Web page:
Category Archives: Politics

Ship of Fools?

Posted by Mike

It was Sarah Palin, then Donald Trump, Michele Bachman, Rick Perry, Herman Cain. How could any reasonably intelligent person actually think any of these people

Childe Hassam Flags on the Waldorf detail Amon Carter Museum.jpgwould make (or would have made) a satisfactory President? Is this country filled with ignorant people who are unable to discriminate competence? The remaining candidates, thank goodness, all have some credibility, and hopefully some might make adequate Presidents. I have no complaints about people who might be supporting Newt Gingrich, Ron Paul, John Huntsman, or Mitt Romney, though I wouldn’t agree with any of them regarding their choice of candidate.

The answer to my question above is two-fold. First, I don’t think this country is filled with ignorant people. The people I interact with every day, at work, at the grocery, at home, seem very bright and competent. And I think that people in general, in this country, are very bright and competent, at least in the areas of their expertise. But secondly, I think the problem is that in some areas – and I think politics and religion are the two prime suspects – we just don’t learn to discriminate very well, to put on our “thinking caps” and apply reason and logic, seek information, and perhaps more than anything else, be willing to challenge accepted notions. I fault religion with having the most influence in this area. Religious beliefs and doctrines are handed down from one generation to another and there is a generally unexpressed assumption that these basic beliefs are not to be challenged, that somehow, just because a belief, doctrine, or institution has survived essentially the same for 200 or 500 or a thousand or two thousand years it is sacrosanct and not to be challenged. I’ll just bore you with one issue I have with our religious beliefs. One denomination on its website reports that, “Our beliefs all stem from a full commitment to the authority of the Bible as the inerrant, infallible Word of God.” If you think like these folks, no challenge is possible. I wonder what they say to the occasional questioning teenager who wonders, “What makes it inerrant and infallible?” In my opinion there is no satisfactory answer to that question. My guess is that such questioning if it ever occurs is squelched, but I really don’t know as I don’t run in those circles.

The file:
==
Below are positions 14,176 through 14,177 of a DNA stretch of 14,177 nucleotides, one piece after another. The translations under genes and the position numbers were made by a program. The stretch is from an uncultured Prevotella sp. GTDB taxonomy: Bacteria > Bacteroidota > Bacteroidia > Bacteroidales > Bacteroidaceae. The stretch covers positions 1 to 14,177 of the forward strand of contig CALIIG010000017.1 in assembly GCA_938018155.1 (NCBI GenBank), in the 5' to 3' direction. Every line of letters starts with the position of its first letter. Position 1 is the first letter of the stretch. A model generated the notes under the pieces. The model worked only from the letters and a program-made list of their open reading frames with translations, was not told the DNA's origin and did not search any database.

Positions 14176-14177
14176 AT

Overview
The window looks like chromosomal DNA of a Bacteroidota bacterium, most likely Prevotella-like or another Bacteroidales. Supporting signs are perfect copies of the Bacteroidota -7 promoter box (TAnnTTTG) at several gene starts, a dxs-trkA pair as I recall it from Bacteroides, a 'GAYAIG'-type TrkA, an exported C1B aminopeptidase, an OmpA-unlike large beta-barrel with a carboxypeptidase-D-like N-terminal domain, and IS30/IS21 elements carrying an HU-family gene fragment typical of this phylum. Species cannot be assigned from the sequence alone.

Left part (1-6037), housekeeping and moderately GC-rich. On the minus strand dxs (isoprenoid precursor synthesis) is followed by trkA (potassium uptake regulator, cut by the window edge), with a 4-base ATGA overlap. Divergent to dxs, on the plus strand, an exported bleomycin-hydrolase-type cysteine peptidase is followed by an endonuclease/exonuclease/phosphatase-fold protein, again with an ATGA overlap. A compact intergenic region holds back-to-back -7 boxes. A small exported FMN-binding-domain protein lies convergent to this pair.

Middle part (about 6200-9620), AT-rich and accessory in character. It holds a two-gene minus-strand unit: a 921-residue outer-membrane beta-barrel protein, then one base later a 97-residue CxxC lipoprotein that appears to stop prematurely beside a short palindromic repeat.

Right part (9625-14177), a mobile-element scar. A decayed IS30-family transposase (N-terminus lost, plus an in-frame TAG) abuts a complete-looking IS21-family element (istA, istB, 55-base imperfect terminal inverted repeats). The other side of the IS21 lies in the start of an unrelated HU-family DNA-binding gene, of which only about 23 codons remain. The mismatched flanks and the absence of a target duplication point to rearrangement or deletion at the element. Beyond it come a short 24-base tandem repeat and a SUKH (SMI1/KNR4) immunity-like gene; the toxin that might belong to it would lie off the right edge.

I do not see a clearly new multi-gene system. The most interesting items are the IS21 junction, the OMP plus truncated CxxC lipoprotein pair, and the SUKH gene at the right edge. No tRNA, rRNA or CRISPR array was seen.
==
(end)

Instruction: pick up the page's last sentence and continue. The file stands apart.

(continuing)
We haven’t really learned, in this country, to question authority, to challenge accepted notions and the status quo. It’s been to our disadvantage continually, since the formation of our nation, and it’s remarkable that we have preserved to the extent that we have , our democratic processes given this lack. I’ll grant that there have been and are countervailing forces that have encouraged independent thinking and challenges to the status quo, from Jefferson and the other Founding Fathers to Occupy Wall Street, but they have tended to be a “weak force.” The “strong force” has always been the maintenance of the status quo. One example: It took almost 100 years for the full effect of Lincoln’s emancipation of the slaves to be effectively brought into being. Equality for African-Americans was delayed in the American South for years by supposedly “well meaning” whites who were unwilling to grant equality for all Americans. Oh – and did the churches speak out against this travesty?